In all vertebrate and most invertebrate animals, the brain is the center of the nervous system.
Located in the head, usually close to the primary sensory organs for such senses as vision, hearing, balance, taste, and smell, the brain of a vertebrate is the most complex organ of its body.
In a typical human, the cerebral cortex (the largest part of the brain) is estimated to contain 15–33 billion neurons, each connected by synapses to several thousand other neurons.
In the nervous system, a synapse is a structure that permits a neuron to pass an electrical or chemical signal to another cell (neural or otherwise)
The word "synapse" comes from "synaptein", which Sir Charles Scott Sherrington and colleagues coined from the Greek "syn-" ("together") and "haptein" ("to clasp").
Synapses are essential to neuronal function: neurons are “specialized” cells whose function is to pass signals to individual target cells, and synapses are the means by which they do so. At a synapse, the plasma membrane of the signal-passing neuron (the presynaptic neuron) comes into close opposition with the membrane of the target (postsynaptic) cell. Both the presynaptic and postsynaptic sites contain extensive arrays of molecular machinery that link the two membranes together and carry out the signaling process. Memories are postulated to be represented by vastly interconnected networks of synapses in the brain.
Researchers have demonstrated that formation of Long Term Memory in the brain coincides with enhancement in synaptic transmission and the formation of additional synapses between the presynaptic axon terminal and the postsynaptic neuron it synapses with.
This phenomenon is called synaptic plasticity and it is one of the important neurobiological foundations of learning and memory.
An essential process in synaptic plasticity is the axonal transport. Analogous to shipping goods, this process allows energetic and cellular building supplies necessary for new synapse formation, to be carried downstream (anterogradely) by molecular motors, which then act as cargo porters and continue moving on tracks named microtubule filaments.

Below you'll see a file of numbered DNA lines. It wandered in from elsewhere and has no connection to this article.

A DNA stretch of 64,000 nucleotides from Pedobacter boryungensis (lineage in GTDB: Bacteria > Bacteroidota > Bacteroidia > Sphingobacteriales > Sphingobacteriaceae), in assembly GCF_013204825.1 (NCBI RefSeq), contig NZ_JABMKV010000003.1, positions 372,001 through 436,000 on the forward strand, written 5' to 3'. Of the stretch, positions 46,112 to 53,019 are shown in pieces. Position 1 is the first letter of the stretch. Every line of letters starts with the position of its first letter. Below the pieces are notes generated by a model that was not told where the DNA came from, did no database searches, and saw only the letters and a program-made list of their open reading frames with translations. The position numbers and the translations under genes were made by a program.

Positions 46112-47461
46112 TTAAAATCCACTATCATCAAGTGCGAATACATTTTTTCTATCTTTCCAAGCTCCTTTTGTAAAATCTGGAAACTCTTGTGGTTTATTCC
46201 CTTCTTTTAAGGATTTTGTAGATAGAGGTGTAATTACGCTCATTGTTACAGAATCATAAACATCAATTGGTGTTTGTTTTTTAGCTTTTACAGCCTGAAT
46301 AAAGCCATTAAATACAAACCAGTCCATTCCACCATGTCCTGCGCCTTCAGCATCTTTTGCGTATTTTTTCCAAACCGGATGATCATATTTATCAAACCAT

A protein seems to be the K (Key) player in this process…its name is…
Synthesized in the cell body, members of the kinesin superfamily vary in shape but the prototypical kinesin is a heterotetramer whose motor subunits (heavy chains or KHCs) form a protein dimer that binds two light chains (KLCs).
Kinesin is a protein belonging to a class of motor proteins found in eukaryotic cells. The genomes of mammals encode more than 40 kinesin proteins, organized into at least 14 families named kinesin-1 through kinesin-14.
The heavy chain of kinesin comprises a globular head (the motor domain) connected via a short, flexible neck linker to the stalk that ends in a tail domain, which associates with the light-chains.
The head is the signature of kinesin and it has two separate binding sites: one for the microtubule and the other for ATP.
Kinesins transport cargos by walking unidirectionally along microtubule tracks hydrolyzing one molecule of adenosine triphosphate (ATP) at each step.
Kinesins move along microtubule filaments at a speed of 1.2 micrometer per second.
In neurons, the requirement of active transport is highly significant because they are highly polarized and have extensive sub-cellular domains that have unique functions.
So, in neurons, gene products such as proteins or RNAs, and organelles such as mitochondria, are transported by kinesin transport machinery from the cell body to their sub-cellular destinations.
Kinesin transports several gene products that are important for memory formation and here we have shown how important kinesins are for long-term memory storage. Thus we think that kinesin may be a magic bullet for treating disorders of memory and cognition.